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Niagara Falls' new heart-saving cath lab is a team effort

When minutes counted, help has been many miles away for people who suffered heart attacks in Niagara County.

That will change on April 5, when the county's first cardiac catheterization lab is scheduled to open in the Heart Center of Niagara Falls Memorial Medical Center.

The cardiac cath lab is a collaborative effort among Memorial, Erie County Medical Center, Kaleida Health and Catholic Health, with each entity chipping in money to build, equip and staff the lab and each sharing the profits.

"This is unique, in my experience," said Dr. Neil Dashkoff, a cardiologist and medical director of the new cath lab at Memorial. "I've been around for a long time, and it's a different kind of model. It absolutely is collaborative."

Dr. Dr. Neil Dashkoff is medical director of the new cardiac catheterization lab at Niagara Falls Memorial Medical center, the first such cath lab in Niagara County.

The new cath lab, currently being built into a former scanning and office area one floor up from the emergency department, will do its most important emergency work on patients experiencing a serious type of heart attack known as a STEMI, which stands for ST-Elevation Myocardial Infarction. In this heart attack, a major artery to the heart is blocked and a large part of the heart muscle is dying from lack of circulation. Time is of the essence.

In the cath lab, the patient lies on a table in a room that holds a large, C-shaped monitor. A catheter is inserted into a small incision in an artery and threaded through the arteries to the heart, where it is used to both see the cardiac problem and treat it.

A dye injected through the catheter enables the cardiologist to see constant images of the heart and its arteries and diagnose the problem immediately.  The cardiologist can then insert a tiny balloon through the catheter and inflate it to break up the plaque blocking an artery. A stent, or wire mesh tube, can then be inserted in the artery to keep it from re-closing.

The group of patients experiencing life-threatening heart attacks "is in the minority, but it's a very important minority," said Dashkoff.  Other patients, who have chronic stable angina or issues from congenital heart problems that were treated in infancy, may be advised by a cardiologist to schedule a diagnostic visit to the cath lab -- "today, tomorrow, next week," said Dashkoff.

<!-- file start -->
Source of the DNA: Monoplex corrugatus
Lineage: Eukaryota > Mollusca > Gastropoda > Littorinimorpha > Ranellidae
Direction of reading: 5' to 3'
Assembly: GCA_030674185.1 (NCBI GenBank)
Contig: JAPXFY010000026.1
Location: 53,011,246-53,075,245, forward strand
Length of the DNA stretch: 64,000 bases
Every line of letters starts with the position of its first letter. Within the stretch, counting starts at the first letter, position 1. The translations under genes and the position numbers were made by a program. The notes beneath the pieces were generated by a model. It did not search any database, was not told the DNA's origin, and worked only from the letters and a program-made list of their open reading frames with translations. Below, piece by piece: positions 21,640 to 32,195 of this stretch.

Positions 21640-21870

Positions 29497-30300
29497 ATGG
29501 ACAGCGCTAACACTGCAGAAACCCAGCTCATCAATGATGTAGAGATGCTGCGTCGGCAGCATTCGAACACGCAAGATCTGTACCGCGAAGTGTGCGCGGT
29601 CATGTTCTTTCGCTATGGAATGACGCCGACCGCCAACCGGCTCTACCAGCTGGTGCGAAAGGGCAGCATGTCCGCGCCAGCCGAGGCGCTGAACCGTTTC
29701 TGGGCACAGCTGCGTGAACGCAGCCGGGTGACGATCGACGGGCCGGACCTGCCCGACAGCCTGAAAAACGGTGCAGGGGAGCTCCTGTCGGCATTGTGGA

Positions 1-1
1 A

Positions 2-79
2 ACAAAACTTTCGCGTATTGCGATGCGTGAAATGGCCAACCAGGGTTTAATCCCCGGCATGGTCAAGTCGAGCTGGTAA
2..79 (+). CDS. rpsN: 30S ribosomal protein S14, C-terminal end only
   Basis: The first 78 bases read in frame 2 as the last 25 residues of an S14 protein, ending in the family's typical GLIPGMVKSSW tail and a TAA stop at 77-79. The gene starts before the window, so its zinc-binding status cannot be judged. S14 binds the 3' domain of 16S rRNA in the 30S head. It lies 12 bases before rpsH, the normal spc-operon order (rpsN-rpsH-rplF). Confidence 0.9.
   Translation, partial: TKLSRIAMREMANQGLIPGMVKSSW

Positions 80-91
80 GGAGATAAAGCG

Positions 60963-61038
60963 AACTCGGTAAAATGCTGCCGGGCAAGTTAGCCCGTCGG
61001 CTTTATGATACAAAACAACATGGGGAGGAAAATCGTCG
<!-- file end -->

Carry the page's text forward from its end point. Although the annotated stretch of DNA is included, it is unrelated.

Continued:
"But the guy who comes in with the heart attack, their time is important. You are either going to have a facility in your neighborhood, and if you don't, you're going to jump on an ambulance or MercyFlight and make an appearance in another city.  That is hard," he said. "Niagara Falls has had this need for years and years."

Dashkoff is the former director of the cardiac catheterization laboratory at Erie County Medical Center. He will work with Chief Cardiologist Sachin Wadhawan and with James G. Conley. The other participating interventional cardiologists are Salvatore Calandra, Joseph Gelormini, Nadeem Haq, Vijay Iyer, Henry Meltser, Kishor Phadke and Ali Masud.

Dashkoff said doctors from the partner entities will work in the cath lab, which will accept patients on an emergency basis around the clock. "That's important because there are only so many hours in the day, so many days in the week, and no one or two people could cover that," said Dashkoff.

In the years leading up to the approval of this new facility, the state Department of Health, which must approve cardiac catheterization lab projects, rejected separate requests from Memorial, Catholic Health and Kaleida to open cath labs in Niagara County, and urged them to work together instead. A new request filed by the four entities that emphasized the importance of the cath lab services gained approval.